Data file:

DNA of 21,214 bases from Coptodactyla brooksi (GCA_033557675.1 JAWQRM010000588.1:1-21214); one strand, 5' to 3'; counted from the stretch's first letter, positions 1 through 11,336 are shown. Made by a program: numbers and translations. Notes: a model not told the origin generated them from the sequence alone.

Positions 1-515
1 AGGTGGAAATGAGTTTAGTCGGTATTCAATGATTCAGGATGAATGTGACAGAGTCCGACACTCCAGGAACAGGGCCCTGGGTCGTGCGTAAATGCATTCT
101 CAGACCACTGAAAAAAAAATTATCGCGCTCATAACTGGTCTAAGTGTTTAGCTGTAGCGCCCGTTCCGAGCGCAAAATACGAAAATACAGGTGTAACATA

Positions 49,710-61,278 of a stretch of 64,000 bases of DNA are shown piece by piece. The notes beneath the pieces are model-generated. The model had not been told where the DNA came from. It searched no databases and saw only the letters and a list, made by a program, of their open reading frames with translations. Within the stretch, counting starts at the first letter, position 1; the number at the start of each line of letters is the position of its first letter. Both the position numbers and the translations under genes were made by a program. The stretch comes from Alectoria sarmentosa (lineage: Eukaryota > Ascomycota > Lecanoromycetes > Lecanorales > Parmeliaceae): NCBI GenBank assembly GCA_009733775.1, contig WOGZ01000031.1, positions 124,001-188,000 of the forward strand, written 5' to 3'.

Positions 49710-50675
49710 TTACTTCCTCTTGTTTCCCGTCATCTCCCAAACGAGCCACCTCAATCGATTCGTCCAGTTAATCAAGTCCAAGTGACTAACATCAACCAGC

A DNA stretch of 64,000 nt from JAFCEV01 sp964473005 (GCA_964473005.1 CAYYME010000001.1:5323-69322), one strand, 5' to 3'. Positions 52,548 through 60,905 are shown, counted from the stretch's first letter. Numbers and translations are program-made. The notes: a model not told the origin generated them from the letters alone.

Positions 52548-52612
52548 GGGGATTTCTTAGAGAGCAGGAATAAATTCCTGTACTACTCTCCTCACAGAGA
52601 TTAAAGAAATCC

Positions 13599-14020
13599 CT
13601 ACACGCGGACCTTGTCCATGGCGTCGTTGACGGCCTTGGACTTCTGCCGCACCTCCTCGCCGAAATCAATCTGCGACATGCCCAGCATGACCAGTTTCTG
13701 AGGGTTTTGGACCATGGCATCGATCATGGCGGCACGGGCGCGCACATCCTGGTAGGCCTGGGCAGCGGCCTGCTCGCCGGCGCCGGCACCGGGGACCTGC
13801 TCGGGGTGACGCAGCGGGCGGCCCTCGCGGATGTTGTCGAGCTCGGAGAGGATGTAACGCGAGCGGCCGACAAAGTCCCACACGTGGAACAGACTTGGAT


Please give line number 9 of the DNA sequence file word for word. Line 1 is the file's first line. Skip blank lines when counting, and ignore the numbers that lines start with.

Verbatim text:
Positions 52548-52612